YARP has been deliberately designed with interoperability in mind, with a plugin system of "carriers" (network protocols) that allows for great variety in how logical data flow translates into network traffic. Some preliminary work has been done to add "carriers" for ROSCORE traffic into YARP. This is done *without* linking to ROS libraries, since doing so would reduce the portability of YARP.

The XML/RPC carrier

Administrative messages in ROSCORE are transmitted using XML/RPC. Specifically, this protocol is used by ROSCORE when communicating with the roscore "master" entity, and with "slave" entities associated with each node. These messages do not carry user data, but are essential to finding out how to reach named entities on the network, making and breaking connections, and other administrative tasks.

An "xmlrpc_carrier" plugin has been added to YARP. This means that all YARP "Ports" can now act as XML/RPC servers and clients.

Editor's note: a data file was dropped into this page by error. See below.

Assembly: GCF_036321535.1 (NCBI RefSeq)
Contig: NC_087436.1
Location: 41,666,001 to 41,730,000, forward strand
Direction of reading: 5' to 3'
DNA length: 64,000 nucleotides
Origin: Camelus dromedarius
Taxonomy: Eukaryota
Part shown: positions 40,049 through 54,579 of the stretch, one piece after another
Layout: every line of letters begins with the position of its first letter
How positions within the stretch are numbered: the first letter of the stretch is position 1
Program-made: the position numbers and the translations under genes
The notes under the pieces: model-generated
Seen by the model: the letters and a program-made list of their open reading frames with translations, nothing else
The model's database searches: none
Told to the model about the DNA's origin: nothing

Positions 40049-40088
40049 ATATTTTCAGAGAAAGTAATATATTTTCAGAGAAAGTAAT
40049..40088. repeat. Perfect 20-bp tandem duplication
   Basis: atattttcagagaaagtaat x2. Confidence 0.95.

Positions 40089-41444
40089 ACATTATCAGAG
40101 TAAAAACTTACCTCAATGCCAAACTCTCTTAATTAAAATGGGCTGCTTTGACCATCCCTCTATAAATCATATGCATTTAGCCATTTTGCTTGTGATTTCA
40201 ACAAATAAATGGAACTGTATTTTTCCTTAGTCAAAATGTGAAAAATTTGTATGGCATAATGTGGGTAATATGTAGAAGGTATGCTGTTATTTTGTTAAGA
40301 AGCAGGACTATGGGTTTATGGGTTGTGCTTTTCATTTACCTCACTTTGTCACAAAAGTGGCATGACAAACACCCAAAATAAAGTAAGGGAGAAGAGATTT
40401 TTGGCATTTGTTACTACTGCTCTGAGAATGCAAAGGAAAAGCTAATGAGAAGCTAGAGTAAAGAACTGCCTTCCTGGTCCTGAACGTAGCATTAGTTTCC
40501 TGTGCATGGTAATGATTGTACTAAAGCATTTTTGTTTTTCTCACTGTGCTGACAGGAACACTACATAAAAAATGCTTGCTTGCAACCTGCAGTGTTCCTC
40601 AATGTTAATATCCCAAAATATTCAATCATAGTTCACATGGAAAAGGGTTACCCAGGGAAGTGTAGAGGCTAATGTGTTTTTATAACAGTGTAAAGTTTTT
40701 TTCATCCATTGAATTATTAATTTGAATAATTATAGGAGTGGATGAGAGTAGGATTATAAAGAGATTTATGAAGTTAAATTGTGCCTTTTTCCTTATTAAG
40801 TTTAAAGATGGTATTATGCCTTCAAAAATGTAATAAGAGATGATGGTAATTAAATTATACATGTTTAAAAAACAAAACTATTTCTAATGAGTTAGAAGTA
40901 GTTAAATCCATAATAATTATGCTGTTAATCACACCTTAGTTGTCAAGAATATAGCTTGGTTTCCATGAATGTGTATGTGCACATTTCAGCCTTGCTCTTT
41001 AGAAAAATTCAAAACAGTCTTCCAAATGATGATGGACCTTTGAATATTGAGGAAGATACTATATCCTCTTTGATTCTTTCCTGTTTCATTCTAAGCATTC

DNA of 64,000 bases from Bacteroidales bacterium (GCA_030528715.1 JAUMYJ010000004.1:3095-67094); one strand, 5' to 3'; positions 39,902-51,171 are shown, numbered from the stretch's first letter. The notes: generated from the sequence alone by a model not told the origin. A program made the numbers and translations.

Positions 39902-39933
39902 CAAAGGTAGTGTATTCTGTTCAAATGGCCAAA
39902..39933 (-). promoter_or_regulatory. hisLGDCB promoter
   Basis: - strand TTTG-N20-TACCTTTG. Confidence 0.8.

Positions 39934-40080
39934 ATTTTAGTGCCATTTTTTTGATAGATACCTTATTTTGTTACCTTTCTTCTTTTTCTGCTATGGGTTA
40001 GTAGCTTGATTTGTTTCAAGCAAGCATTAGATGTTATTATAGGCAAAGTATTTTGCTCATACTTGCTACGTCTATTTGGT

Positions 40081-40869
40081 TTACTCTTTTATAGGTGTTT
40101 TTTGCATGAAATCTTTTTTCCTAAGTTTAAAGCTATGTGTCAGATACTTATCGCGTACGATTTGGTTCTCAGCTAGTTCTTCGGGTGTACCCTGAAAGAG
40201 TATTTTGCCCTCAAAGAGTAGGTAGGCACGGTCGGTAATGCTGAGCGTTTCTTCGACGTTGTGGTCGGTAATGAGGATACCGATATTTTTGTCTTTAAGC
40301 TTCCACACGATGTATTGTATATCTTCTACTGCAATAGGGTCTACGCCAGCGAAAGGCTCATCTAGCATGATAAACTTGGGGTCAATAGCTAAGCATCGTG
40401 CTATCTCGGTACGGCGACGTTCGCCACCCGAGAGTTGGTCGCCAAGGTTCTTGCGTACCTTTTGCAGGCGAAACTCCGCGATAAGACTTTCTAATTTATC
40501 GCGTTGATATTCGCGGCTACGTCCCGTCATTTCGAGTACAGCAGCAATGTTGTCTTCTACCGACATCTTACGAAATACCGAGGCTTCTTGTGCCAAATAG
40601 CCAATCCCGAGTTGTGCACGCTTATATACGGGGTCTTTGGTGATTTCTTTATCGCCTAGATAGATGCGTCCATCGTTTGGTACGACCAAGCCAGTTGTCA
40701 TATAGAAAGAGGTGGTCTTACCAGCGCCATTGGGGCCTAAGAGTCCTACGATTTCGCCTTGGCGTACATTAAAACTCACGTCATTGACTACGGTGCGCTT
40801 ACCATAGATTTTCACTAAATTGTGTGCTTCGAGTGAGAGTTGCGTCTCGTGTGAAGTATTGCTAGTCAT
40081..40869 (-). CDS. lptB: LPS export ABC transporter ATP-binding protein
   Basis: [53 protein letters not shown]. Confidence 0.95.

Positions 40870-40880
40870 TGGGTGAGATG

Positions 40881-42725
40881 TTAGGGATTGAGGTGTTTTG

YARP user data, when sent to or received from a carrier, is expressed in a logical format called the "Bottle" format, which can be thought of to a first approximation as an s-expression in Lisp -- nested lists containing sequences of primitives. This format is easy to map onto the XML model used by the "XmlRpc++" library, which is the XML parser used by ROS and by the xmlrpc_carrier plugin. Here is the mapping:

* XML/RPC integer <-> Bottle integer
* XML/RPC double (floating point number) <-> Bottle double (floating point number)
* XML/RPC string <-> Bottle string
* XML/RPC blobs <-> Bottle blobs
* XML/RPC array <-> Bottle list
* XML/RPC structure <-> Bottle list